0
$\begingroup$

This question is from Harvard seminar problem set (Q-3 part b) https://www.studocu.com/en-us/document/harvard-university/economics/mandatory-assignments/econ2020a-14-ps01-please-give-as-much-additional-information-as-possible/3513583/view

Show that it holds continuous, monotonic, LNS and transversality. $$|x_1-x_2 -y_1-y_2| \le 1$$ if x~y

I can just show transversality condition

first, for x~y $$-1\le x_1-x_2-y_1-y_2\le 1 $$ for y~z $$-1\le y_1-y_2-z_1-z_2\le 1 $$

When I sum these in equalities, I will obtain

$$-2\le x_1-x_2-z_1-z_2\le 2 $$

So, At the same time, I can say that

$$-1\le x_1-x_2-z_1-z_2\le 1$$

This implies that x~z. Thus, transversality holds. But I cannot prove for others even though I know their definitions. Please help me to do this.

$\endgroup$
1
  • $\begingroup$ There's a typo, it should be $|x_1+x_2 -y_1-y_2|$. Then it should be "transitivity" instead of "transversality". And your proof is wrong: $-2\le a \le 2$ it doesn't imply $-1\le a \le 1$, as $a=1.5$ shows. $\endgroup$
    – VARulle
    Commented Jan 25, 2021 at 10:18

1 Answer 1

1
$\begingroup$

The preference relation is not transitive. As a counterexample take $x=(0,0), y=(0,1), z=(1,1)$.

For monotonicity let $x=(x_1,x_2)=(y_1+1, y_2)$ so that the $x$ bundle contains more of some commodity but no less of any, than $y=(y_1,y_2)$. Then $$ (y_1+1+y_2-y_1-y_2) = 1 \leq 1 $$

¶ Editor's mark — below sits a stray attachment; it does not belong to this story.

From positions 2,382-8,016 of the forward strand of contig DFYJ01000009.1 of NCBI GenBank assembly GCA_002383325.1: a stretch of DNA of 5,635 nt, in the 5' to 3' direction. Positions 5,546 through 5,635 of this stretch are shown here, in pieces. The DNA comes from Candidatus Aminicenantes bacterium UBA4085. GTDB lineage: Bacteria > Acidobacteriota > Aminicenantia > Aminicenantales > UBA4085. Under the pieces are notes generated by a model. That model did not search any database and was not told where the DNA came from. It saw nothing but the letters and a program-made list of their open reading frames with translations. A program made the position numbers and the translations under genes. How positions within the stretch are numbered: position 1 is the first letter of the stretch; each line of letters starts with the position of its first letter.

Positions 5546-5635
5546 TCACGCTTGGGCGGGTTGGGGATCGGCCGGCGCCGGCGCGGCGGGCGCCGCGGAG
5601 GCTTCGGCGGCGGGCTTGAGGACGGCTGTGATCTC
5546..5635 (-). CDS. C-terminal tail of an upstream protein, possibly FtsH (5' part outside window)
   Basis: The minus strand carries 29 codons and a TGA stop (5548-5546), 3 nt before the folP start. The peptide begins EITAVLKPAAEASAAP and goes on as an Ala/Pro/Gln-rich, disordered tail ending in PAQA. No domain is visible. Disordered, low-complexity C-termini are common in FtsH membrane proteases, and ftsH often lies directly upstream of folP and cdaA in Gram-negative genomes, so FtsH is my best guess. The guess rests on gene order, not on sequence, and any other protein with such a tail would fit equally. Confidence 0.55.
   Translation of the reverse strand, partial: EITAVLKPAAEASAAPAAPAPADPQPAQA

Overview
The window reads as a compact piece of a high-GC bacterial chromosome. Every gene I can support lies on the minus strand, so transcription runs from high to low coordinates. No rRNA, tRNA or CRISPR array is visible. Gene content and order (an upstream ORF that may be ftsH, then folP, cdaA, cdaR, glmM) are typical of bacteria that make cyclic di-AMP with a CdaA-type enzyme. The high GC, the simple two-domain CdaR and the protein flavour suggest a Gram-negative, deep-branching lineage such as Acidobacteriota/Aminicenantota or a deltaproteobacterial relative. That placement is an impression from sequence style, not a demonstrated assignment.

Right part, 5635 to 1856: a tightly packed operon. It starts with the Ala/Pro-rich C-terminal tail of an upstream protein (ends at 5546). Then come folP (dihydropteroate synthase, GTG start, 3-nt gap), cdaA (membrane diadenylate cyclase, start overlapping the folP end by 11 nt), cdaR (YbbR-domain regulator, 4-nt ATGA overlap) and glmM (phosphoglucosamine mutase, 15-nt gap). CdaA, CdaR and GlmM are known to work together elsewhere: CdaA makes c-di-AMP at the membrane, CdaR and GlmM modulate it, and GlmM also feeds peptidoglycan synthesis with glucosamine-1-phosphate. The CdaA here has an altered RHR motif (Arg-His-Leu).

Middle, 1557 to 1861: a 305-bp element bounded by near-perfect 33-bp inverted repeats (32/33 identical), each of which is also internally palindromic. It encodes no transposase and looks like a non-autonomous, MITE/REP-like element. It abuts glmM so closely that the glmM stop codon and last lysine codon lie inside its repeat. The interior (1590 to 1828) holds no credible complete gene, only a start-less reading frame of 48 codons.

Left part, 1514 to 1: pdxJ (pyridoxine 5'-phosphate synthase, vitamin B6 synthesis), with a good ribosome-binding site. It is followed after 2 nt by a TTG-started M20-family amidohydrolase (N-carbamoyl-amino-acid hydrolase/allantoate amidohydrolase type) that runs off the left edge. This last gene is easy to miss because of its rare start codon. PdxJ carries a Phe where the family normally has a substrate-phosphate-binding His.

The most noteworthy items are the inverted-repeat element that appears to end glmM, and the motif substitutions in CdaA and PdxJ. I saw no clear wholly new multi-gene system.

so that the preference relation is not monotonic.

so that the preference relation is strictly monotonic.

The preference relation is continuous since $$ \{x| x\succeq y\} = \{x_1, x_2 | x_1 + x_2 - y_1 - y_2 \geq -1\} $$ is closed and $$ \{x| x\preceq y\} = \{x_1, x_2 | x_1 + x_2 - y_1 - y_2 \leq 1\} $$ is also closed

Finally, it is not locally non satiated. Take any $\epsilon\leq 1$ as an example.

EDIT: It is not strictly monotonic, see the comment below

$\endgroup$
1
  • 1
    $\begingroup$ Let $x=(x_1,x_2)=(y_1+0.1, y_2+0.1)$ so that the $x$ bundle contains more of all commodities than $y=(y_1,y_2)$. Then $ x_1+x_2-y_1-y_2 = 0.2 < 1 $, so it is not strictly monotonic. $\endgroup$
    – VARulle
    Commented Jan 25, 2021 at 10:25

Your Answer

By clicking “Post Your Answer”, you agree to our terms of service and acknowledge you have read our privacy policy.

Not the answer you're looking for? Browse other questions tagged or ask your own question.